Last month, we mentioned that Bibb County prosecutors intended to seek the death penalty for McDaniel. Today, in court, the alleged murderer received formal notification of his fate if he is found guilty of the charges levied against him.
McDaniel’s arraignment hearing has been set for February 7, but his lawyers raised some interesting issues today. What sort of motions will they be filing on their client’s behalf?
Law school is a mental illness factory. If you go in healthy, you’ll come out bitter, angry, and depressed. If you go in unhealthy… well, you risk coming out a murderer.
Yesterday, some described Ringley as easygoing, funny, and carefree. But were those traits just used as a cover-up to mask Ringley’s darker side? We’ve got some additional insights on the alleged perpetrator’s state of mind, plus news on his status at Ave Maria Law….
Ed. note: The Asia Chronicles column is authored by Kinney Recruiting. Kinney has made more placements of U.S. associates, counsels and partners in Asia than any other recruiting firm in each of the past seven years. You can reach them by email: firstname.lastname@example.org.
We at Kinney Asia have made a number of FCPA / White Collar US associate placements in Hong Kong / China thus far in 2014. Most of such placements have been commercial litigation associates from major US markets, fluent in Mandarin, switching to FCPA / White Collar litigation. Some have already had FCPA experience, but those are difficult candidates for firms to find (this will change in coming years as US firms are now promoting FCPA / White Collar to their 2L summers who are fluent in Mandarin and have an interest in transferring to China at some point).
Legal Week quoted Kinney’s Head of Asia, Evan Jowers, extensively in the following relevant article here.
There is a new trend in the market, though, where mid-level transactional US associates, fluent in spoken Mandarin and written Chinese, are interviewing for and in some cases landing junior FCPA / White Collar spots in Hong Kong / China at very top tier US firms.
Ms. JD is hosting their 2nd annual cocktail benefit to raise money for the Global Education Fund. The event will be held on August 21, 2014 at 111 Minna in San Francisco. Our goal is to raise $20,000 to fund the legal educations of four dedicated law students in Uganda who count on our support to continue their studies at Makerere University during the 2014-15 academic year.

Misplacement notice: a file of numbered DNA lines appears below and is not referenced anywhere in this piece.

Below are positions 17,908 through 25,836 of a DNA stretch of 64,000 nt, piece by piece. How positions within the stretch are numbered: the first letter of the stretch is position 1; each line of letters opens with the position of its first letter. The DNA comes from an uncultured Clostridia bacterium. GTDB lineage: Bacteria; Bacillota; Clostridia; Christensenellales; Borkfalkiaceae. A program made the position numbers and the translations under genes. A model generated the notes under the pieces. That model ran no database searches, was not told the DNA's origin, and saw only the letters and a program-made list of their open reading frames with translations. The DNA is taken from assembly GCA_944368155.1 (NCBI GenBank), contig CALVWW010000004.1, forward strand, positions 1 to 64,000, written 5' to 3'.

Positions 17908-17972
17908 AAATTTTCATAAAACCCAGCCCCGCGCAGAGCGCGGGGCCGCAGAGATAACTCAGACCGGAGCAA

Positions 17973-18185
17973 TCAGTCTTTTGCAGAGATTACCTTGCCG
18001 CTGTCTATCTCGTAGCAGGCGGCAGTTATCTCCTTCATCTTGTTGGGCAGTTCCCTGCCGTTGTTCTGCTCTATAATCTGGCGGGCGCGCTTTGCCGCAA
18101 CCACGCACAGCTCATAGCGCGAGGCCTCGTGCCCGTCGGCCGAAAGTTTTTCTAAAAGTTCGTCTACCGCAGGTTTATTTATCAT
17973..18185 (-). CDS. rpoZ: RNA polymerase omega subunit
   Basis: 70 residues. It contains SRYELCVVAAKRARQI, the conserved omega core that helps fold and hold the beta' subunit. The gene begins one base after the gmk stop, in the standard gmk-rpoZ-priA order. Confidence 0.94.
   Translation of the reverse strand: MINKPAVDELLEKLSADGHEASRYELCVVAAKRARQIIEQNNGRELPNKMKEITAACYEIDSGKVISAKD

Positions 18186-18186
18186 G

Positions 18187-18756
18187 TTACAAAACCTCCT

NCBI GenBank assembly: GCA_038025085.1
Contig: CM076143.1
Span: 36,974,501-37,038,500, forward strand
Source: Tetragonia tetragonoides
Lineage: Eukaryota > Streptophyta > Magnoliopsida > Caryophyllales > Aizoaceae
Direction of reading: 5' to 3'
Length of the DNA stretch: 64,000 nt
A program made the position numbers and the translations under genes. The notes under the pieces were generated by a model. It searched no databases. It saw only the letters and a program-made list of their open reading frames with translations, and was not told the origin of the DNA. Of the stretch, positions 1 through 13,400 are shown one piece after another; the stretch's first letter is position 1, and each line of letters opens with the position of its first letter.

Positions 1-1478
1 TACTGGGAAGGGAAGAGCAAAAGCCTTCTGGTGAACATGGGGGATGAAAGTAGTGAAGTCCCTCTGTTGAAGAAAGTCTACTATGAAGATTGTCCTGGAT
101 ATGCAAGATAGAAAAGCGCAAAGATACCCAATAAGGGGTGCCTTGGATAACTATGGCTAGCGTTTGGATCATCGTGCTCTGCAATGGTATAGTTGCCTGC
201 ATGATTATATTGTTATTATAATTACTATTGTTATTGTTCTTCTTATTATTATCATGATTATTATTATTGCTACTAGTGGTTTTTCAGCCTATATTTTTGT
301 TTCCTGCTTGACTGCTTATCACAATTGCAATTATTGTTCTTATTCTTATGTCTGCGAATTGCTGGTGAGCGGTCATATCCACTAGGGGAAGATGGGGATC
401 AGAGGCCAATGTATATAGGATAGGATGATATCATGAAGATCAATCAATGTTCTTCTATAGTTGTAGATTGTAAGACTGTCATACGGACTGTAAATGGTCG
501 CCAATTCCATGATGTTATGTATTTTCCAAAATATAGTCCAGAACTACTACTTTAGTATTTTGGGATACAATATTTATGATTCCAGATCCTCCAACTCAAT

The Global Education Fund enable womens in developing countries to pursue legal educations who otherwise would not have access to further education. According to the World Bank, investment in education for girls has one of the highest rates of return to promote development. In Uganda, more than 45% of women over the age of 25 have no schooling at all, and men are more than twice as likely as women to have access to higher education. Together, we can work to end educational inequality. For more information about the program, please visit http://ms-jd.org/programs/global-education-fund/
When the LexisNexis Cloud Technology Survey results were reported earlier this year, it showed that attorneys were starting to peer less skeptically into the future, and slowly but surely leaning more toward all the benefits the law cloud has to offer.
Because let’s face it, plenty of attorneys are perhaps a bit too comfortable with their “system” of practice management, which may or may not include neon highlighters, sticky notes, dog-eared file folders, and a word processing program that was last updated when the term “raise the roof” was still de rigueur.